Family-Friendly Workplaces: Do Unions Make a Difference?, written by Jennifer MacGillvary of the Labor Center at the University of California-Berkeley and Netsy Firestein of the Labor Project for Working Families, concludes the unions lead to workplaces that, through policy and practice, promote a healthy and viable balance between work life and home life.   Significantly, the study finds that unions increase compliance with the Family and Medical Leave Act, ensure paid sick leave for employees and their children, and increase the likelihood that health care is covered for families.

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2008 AFL-CIO LCC Conference Session on Protecting Injured Workers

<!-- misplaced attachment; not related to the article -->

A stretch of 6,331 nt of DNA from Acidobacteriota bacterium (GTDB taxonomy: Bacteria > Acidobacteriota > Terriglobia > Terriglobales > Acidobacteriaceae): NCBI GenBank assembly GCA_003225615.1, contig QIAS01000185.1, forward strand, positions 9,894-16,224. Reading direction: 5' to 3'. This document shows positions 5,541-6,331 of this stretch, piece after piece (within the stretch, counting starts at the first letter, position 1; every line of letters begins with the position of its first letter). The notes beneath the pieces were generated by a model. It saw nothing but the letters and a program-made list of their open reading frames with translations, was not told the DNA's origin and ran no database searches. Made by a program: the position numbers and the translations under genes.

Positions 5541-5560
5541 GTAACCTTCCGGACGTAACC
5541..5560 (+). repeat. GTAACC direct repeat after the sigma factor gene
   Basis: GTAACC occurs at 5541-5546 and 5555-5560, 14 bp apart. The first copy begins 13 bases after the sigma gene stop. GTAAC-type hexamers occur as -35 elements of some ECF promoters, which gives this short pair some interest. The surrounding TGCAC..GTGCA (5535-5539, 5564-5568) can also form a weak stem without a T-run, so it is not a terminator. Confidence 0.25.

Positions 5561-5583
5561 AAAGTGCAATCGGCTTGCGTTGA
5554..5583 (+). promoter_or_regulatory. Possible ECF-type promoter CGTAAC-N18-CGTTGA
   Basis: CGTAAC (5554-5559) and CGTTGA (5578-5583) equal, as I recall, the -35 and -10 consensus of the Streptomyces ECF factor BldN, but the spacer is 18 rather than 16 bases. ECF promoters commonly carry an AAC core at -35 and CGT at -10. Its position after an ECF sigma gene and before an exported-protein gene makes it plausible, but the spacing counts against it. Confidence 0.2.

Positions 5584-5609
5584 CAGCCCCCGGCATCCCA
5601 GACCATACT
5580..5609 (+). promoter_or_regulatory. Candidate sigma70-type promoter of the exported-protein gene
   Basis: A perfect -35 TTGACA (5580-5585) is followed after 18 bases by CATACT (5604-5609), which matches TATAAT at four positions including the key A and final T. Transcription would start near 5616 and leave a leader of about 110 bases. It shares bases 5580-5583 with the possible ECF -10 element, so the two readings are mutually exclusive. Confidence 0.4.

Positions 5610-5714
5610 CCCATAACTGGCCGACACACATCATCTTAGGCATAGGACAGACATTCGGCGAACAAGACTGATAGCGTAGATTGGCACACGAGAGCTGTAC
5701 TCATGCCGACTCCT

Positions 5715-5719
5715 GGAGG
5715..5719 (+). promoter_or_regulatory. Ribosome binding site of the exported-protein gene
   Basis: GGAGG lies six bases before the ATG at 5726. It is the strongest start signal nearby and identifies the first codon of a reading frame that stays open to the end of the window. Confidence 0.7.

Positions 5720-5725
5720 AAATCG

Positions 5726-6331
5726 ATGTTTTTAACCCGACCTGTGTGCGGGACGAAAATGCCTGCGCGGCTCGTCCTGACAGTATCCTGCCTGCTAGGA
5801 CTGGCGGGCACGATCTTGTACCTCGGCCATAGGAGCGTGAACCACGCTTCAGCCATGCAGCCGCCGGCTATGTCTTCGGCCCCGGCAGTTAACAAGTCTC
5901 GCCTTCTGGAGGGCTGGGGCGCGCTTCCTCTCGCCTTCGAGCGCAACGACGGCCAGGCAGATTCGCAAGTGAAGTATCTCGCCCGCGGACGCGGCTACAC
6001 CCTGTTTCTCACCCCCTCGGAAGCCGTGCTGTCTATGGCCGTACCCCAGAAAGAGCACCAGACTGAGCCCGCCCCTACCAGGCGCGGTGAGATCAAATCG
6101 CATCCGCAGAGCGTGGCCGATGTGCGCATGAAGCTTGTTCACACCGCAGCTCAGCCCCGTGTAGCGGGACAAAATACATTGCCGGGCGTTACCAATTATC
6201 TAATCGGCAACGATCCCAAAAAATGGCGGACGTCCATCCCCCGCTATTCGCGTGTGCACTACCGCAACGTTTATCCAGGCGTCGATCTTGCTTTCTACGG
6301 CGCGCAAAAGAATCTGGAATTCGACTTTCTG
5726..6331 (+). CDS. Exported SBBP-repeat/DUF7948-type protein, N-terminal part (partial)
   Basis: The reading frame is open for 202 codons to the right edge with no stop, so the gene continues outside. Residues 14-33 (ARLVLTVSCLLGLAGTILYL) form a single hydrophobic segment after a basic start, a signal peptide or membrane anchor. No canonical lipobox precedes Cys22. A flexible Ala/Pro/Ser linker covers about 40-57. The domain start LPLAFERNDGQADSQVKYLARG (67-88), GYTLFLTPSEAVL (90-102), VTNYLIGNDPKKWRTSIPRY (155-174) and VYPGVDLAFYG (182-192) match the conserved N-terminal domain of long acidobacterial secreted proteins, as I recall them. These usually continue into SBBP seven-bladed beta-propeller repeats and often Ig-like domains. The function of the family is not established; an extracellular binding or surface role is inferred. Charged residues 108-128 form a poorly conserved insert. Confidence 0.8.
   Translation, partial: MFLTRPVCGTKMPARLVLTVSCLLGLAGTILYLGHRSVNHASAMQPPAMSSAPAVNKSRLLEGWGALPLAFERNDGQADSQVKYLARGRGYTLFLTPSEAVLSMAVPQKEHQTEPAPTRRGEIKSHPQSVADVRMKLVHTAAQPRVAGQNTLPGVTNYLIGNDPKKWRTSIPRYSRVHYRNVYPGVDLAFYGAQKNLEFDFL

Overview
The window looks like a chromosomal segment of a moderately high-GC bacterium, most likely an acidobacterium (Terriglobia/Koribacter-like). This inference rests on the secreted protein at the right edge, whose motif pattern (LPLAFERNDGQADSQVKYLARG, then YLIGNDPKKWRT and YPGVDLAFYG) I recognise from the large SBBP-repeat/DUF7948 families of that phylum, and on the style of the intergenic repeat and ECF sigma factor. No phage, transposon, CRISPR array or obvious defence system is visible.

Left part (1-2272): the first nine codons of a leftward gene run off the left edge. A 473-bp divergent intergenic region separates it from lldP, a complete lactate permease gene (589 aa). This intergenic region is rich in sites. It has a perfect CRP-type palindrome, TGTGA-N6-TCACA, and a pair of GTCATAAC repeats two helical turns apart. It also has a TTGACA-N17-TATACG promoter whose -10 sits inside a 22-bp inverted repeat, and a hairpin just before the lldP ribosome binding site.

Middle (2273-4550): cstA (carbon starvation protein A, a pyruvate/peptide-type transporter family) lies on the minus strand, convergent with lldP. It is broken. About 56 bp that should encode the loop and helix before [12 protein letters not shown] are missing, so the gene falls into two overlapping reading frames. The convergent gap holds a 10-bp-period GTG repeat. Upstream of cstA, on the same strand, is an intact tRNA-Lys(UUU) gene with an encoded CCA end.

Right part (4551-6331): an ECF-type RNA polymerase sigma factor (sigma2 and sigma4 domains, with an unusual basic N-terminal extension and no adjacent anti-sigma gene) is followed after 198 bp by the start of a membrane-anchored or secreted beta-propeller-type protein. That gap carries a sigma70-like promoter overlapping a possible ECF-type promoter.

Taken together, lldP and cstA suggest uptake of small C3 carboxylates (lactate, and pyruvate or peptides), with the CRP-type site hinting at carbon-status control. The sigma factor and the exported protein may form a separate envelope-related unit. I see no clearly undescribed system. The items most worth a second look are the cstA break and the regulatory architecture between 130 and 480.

Valerie Johnson spoke at the 2008 Annual Conference of the AFL-CIO Lawyers Coordinating Committee (LCC), which was held in Seattle.  Valerie’s talk was part of a session concerning health and safety for workers.  She presented a paper, written along with Narendra Ghosh, titled How Can Unions Protect Injured Workers?

Summary: This paper discusses some common problems faced by injured workers and the remedies available to them. First, workers are often blamed for their own injuries, and then disciplined or discharged for violating safety rules. Those covered by a CBA can contest those sanctions through arbitration. Second, workers who have recovered from their accident may be denied from returning to their jobs on account of their injury. In some cases, such a denial is unlawful under the Americans with Disabilities Act (“ADA”). Third, workers injured by unsafe workplaces may be retaliated against if they report the safety hazard to their employer. Retaliation can be challenged under OSHA § 11(c), and often also under state law.  Finally, those assisting injured workers should always bear in mind the benefits available under workers’ compensation law and the Family and Medical Leave Act (“FMLA”).